Creating youth justice communities of practice

Sean Creaney
Thursday, May 18, 2017

The Youth Justice Board for England and Wales has recently published a working guide offering advice on the setting up a university/youth offending team (YOT) partnership.

The document draws on findings from research with universities and YOTs about their experiences of joining forces. It covers the key ingredients and principles of a successful partnership, offers a sort of "how to" guide regarding setting up partnership working arrangements, and includes useful advice on resource requirements/implications. There are also case studies of existing YOT/academic partnerships.

In terms of the benefits of joining forces, universities can bring academic research and theory to those working in youth justice services and allow practitioners access to expert advice and training. This might be with lectures on emerging issues in youth justice such as the application of desistance theory, which moves towards building an offender plan based on the existing positives in an offender's life rather than just using offence-focused activities.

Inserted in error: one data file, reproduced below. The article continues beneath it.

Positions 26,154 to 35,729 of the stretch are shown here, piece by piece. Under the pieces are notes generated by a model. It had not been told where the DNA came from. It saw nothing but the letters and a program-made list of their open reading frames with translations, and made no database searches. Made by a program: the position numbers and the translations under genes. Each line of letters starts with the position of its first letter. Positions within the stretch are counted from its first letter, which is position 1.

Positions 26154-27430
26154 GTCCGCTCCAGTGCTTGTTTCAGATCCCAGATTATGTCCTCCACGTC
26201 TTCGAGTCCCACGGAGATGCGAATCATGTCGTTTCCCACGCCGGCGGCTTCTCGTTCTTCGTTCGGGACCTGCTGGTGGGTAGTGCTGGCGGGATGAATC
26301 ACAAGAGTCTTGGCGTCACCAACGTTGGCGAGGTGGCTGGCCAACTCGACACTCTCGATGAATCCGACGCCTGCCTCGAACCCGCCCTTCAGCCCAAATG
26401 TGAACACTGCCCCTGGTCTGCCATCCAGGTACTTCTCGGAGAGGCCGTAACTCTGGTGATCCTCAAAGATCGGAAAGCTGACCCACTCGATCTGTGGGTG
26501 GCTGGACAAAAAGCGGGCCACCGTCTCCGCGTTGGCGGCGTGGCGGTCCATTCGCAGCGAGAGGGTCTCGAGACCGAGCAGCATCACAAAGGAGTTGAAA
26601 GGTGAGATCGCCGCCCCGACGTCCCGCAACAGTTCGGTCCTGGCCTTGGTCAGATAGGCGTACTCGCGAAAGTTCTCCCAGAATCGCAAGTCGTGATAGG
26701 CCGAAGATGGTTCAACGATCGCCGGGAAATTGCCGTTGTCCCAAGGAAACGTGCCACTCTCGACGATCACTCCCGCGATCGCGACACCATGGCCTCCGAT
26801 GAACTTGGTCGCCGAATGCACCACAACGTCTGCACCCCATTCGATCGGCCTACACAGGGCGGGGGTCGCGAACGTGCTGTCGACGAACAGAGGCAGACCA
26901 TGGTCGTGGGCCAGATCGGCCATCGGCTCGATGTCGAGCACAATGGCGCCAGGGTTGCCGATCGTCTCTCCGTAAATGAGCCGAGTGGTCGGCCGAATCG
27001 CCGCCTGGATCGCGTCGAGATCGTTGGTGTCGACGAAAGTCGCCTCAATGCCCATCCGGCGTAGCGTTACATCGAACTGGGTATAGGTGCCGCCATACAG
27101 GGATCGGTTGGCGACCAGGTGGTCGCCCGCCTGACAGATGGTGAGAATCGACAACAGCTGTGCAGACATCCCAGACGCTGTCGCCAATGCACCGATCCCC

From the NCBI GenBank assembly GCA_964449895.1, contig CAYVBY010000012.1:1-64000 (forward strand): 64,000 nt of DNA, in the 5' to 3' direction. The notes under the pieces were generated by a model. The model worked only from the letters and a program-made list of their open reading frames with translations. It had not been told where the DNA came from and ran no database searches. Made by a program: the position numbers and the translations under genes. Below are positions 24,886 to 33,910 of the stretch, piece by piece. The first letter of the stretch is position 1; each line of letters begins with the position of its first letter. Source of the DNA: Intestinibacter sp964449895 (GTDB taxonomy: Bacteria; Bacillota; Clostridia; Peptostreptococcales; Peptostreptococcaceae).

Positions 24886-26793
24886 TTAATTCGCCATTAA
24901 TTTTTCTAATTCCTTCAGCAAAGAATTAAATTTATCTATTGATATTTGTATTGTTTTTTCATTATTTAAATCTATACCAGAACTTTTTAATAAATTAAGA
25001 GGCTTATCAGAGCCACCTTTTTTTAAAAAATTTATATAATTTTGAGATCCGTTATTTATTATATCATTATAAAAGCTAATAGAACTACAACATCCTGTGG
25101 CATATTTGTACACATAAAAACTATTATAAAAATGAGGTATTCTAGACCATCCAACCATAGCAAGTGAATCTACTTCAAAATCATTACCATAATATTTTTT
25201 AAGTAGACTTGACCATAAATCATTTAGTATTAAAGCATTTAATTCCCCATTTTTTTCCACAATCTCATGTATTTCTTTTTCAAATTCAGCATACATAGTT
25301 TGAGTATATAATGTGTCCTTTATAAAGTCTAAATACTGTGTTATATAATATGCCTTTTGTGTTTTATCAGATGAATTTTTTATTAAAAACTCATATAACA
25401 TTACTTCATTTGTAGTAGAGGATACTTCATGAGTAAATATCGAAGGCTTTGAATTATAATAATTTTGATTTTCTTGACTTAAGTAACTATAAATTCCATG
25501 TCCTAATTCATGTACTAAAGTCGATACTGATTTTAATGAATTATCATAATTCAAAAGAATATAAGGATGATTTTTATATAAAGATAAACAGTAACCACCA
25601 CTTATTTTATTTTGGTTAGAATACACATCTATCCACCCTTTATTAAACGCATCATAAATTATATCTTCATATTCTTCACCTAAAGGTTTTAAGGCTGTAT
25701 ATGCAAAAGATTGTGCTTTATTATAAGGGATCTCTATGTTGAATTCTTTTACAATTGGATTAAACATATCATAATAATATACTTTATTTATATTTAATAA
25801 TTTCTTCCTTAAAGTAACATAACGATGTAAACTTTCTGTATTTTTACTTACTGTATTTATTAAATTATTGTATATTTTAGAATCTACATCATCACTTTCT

For example, Greater Manchester Youth Justice University Partnership (GMYJUP) recently ran a series of desistance workshops, designed to coincide with the implementation of AssetPlus, which have aimed to develop practitioner knowledge and skills in this area. GMYJUP have since turned their attention to the development of further workshops that will focus on enhancing participation.

Setting up such a partnership of this type can provide students with placement opportunities and access to data, researching issues affecting the needs of the service, tackling topics such as the impact of legal highs on children's wellbeing.

Building on the success of the GMYJUP, a recent partnership between Edge Hill University and pan-Cheshire Youth Justice Services has formed, committed to the transferring of skills and knowledge, the "testing out" of new and mutually beneficial areas of interest and research.

Ultimately, such youth justice communities of practice can enhance the application of theory across a range of topics and specialist areas.

Sean Creaney is an advisor at social justice charity Peer Power

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